strategy for making the sound, and has the children use the strategy to produce the sound. It is
very important that the teacher model the correct sounds. This is done using several examples
for each dimension and level of difficulty. The children are prompted to use the strategy during
guided practice and more difficult examples are introduced. A sequence and schedule of
opportunities for children to apply and develop facility with sounds should be tailored to each
child's needs, and should be given top priority. Opportunities to engage in phonological
awareness activities should be plentiful, frequent, and fun (Kameenui, 1995).
Adams, M.J. (1990) Beginning to read: Thinking and learning about print. Cambridge, MA:
Kameenui, E.J. (Winter, 1996). Shakespeare and beginning reading: The readiness is all.
TEACHING Exceptional Children, 27 (2).
Lyon, G. R. (1995). Toward a definition of dyslexia. Annals of Dyslexia, 45, 3-27.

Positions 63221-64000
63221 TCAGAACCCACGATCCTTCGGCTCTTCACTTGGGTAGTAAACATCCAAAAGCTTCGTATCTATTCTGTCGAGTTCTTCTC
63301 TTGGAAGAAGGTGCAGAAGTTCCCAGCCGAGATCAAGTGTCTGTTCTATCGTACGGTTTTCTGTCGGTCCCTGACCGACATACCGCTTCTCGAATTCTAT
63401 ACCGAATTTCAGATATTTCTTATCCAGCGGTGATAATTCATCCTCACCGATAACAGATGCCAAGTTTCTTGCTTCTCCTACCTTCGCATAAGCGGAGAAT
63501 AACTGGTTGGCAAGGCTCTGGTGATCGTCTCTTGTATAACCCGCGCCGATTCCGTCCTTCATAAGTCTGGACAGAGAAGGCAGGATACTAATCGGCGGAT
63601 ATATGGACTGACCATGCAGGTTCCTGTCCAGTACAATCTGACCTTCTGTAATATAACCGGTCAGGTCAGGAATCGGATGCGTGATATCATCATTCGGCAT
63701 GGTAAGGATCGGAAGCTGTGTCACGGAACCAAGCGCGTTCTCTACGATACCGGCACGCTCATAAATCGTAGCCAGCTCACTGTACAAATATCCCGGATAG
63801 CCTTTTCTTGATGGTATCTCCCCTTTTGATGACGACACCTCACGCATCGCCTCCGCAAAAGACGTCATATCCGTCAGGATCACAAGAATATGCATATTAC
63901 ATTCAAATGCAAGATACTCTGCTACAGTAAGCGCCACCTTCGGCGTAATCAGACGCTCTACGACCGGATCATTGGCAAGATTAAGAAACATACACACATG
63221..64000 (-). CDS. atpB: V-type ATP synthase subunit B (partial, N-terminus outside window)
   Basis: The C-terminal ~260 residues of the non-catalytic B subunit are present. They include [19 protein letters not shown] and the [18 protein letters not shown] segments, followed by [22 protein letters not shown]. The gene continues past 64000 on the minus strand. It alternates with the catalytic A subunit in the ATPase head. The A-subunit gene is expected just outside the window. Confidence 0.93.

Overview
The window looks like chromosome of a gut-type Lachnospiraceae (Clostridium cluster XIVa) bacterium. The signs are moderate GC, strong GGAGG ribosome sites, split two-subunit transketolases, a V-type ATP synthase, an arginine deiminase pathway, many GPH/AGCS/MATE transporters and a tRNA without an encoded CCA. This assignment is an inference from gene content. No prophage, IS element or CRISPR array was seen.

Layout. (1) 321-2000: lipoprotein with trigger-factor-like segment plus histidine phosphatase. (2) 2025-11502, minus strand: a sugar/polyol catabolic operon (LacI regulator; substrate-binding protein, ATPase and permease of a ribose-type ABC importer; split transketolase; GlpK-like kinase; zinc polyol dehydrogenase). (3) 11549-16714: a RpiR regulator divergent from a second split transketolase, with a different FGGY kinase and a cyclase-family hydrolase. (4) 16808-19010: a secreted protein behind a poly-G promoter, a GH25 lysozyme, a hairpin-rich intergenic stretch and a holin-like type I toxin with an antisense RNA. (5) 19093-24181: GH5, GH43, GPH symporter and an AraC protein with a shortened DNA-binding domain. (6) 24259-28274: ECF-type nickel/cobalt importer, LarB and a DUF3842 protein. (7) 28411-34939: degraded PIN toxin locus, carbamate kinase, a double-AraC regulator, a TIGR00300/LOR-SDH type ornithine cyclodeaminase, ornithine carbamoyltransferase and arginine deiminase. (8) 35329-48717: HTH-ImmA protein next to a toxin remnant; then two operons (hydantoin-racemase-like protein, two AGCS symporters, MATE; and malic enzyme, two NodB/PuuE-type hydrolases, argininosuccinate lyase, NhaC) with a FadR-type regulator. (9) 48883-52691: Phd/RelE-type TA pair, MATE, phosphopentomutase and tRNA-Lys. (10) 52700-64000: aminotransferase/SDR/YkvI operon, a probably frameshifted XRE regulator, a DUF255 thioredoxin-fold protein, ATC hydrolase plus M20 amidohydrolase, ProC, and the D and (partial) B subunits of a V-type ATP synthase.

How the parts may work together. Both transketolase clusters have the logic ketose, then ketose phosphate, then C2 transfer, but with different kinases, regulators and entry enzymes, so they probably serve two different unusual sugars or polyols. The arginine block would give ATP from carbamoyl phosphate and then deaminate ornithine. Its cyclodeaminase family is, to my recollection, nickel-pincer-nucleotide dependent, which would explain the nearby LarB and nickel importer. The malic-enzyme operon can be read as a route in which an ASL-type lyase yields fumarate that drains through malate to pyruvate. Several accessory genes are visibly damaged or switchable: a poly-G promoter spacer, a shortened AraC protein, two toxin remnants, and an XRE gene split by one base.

Lyon, G.R. (1994). Research In Learning Disabilities at the NICHD. Technical document.
Bethesda, MD: National Institute of Child Health and Human Development, National Institutes
Smith, S.B., Simmons, D.C., & Kameenui, E.J. (February, 1995). Synthesis of research on
phonological awareness: Principles and implications for reading acquisition. (Technical Report
no. 21, National Center to Improve the Tools of Education). Eugene: University of Oregon.
Stanovich, K.E. (1994). Romance and reality. The Reading Teacher, 47, 280-291.
A companion digest, #E539, and a companion ERIC minibibliography are available on request.
ERIC Digests are in the public domain and may be freely reproduced and disseminated,
but please acknowledge your source. This publication was prepared with funding from
the Office of Educational Research and Improvement, U.S. Department of Education,
under Contract No. RR93002005. The opinions expressed in this report do not
necessarily reflect the positions or policies of OERI or the Department of Education.